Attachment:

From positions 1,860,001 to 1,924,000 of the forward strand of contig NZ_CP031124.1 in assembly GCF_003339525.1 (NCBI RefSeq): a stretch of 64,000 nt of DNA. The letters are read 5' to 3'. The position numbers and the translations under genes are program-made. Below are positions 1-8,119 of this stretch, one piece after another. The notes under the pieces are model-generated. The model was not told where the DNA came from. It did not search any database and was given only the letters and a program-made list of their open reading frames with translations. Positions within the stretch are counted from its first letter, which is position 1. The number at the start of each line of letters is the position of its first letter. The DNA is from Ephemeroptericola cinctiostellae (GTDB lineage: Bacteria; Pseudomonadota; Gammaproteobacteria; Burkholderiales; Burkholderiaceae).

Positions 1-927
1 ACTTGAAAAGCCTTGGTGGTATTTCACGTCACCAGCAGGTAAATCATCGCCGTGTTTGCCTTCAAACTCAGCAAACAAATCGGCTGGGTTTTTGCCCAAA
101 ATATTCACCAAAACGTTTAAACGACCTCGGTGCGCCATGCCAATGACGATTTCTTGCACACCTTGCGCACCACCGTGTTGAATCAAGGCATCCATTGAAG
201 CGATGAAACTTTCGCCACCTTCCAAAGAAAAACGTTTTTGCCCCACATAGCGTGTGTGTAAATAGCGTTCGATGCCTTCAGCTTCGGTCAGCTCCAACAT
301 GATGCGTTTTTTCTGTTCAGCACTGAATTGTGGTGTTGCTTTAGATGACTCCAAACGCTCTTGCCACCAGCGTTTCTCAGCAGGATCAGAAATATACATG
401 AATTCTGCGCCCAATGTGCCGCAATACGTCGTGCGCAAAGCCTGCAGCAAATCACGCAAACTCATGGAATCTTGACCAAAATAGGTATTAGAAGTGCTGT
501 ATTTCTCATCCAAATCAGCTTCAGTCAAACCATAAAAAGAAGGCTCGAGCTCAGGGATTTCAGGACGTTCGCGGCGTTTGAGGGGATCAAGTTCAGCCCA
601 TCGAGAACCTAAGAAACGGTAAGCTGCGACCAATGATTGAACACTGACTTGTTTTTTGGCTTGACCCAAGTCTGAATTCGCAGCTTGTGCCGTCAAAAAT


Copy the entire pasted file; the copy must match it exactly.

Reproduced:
From positions 1,860,001 to 1,924,000 of the forward strand of contig NZ_CP031124.1 in assembly GCF_003339525.1 (NCBI RefSeq): a stretch of 64,000 nt of DNA. The letters are read 5' to 3'. The position numbers and the translations under genes are program-made. Below are positions 1-8,119 of this stretch, one piece after another. The notes under the pieces are model-generated. The model was not told where the DNA came from. It did not search any database and was given only the letters and a program-made list of their open reading frames with translations. Positions within the stretch are counted from its first letter, which is position 1. The number at the start of each line of letters is the position of its first letter. The DNA is from Ephemeroptericola cinctiostellae (GTDB lineage: Bacteria; Pseudomonadota; Gammaproteobacteria; Burkholderiales; Burkholderiaceae).

Positions 1-927
1 ACTTGAAAAGCCTTGGTGGTATTTCACGTCACCAGCAGGTAAATCATCGCCGTGTTTGCCTTCAAACTCAGCAAACAAATCGGCTGGGTTTTTGCCCAAA
101 ATATTCACCAAAACGTTTAAACGACCTCGGTGCGCCATGCCAATGACGATTTCTTGCACACCTTGCGCACCACCGTGTTGAATCAAGGCATCCATTGAAG
201 CGATGAAACTTTCGCCACCTTCCAAAGAAAAACGTTTTTGCCCCACATAGCGTGTGTGTAAATAGCGTTCGATGCCTTCAGCTTCGGTCAGCTCCAACAT
301 GATGCGTTTTTTCTGTTCAGCACTGAATTGTGGTGTTGCTTTAGATGACTCCAAACGCTCTTGCCACCAGCGTTTCTCAGCAGGATCAGAAATATACATG
401 AATTCTGCGCCCAATGTGCCGCAATACGTCGTGCGCAAAGCCTGCAGCAAATCACGCAAACTCATGGAATCTTGACCAAAATAGGTATTAGAAGTGCTGT
501 ATTTCTCATCCAAATCAGCTTCAGTCAAACCATAAAAAGAAGGCTCGAGCTCAGGGATTTCAGGACGTTCGCGGCGTTTGAGGGGATCAAGTTCAGCCCA
601 TCGAGAACCTAAGAAACGGTAAGCTGCGACCAATGATTGAACACTGACTTGTTTTTTGGCTTGACCCAAGTCTGAATTCGCAGCTTGTGCCGTCAAAAAT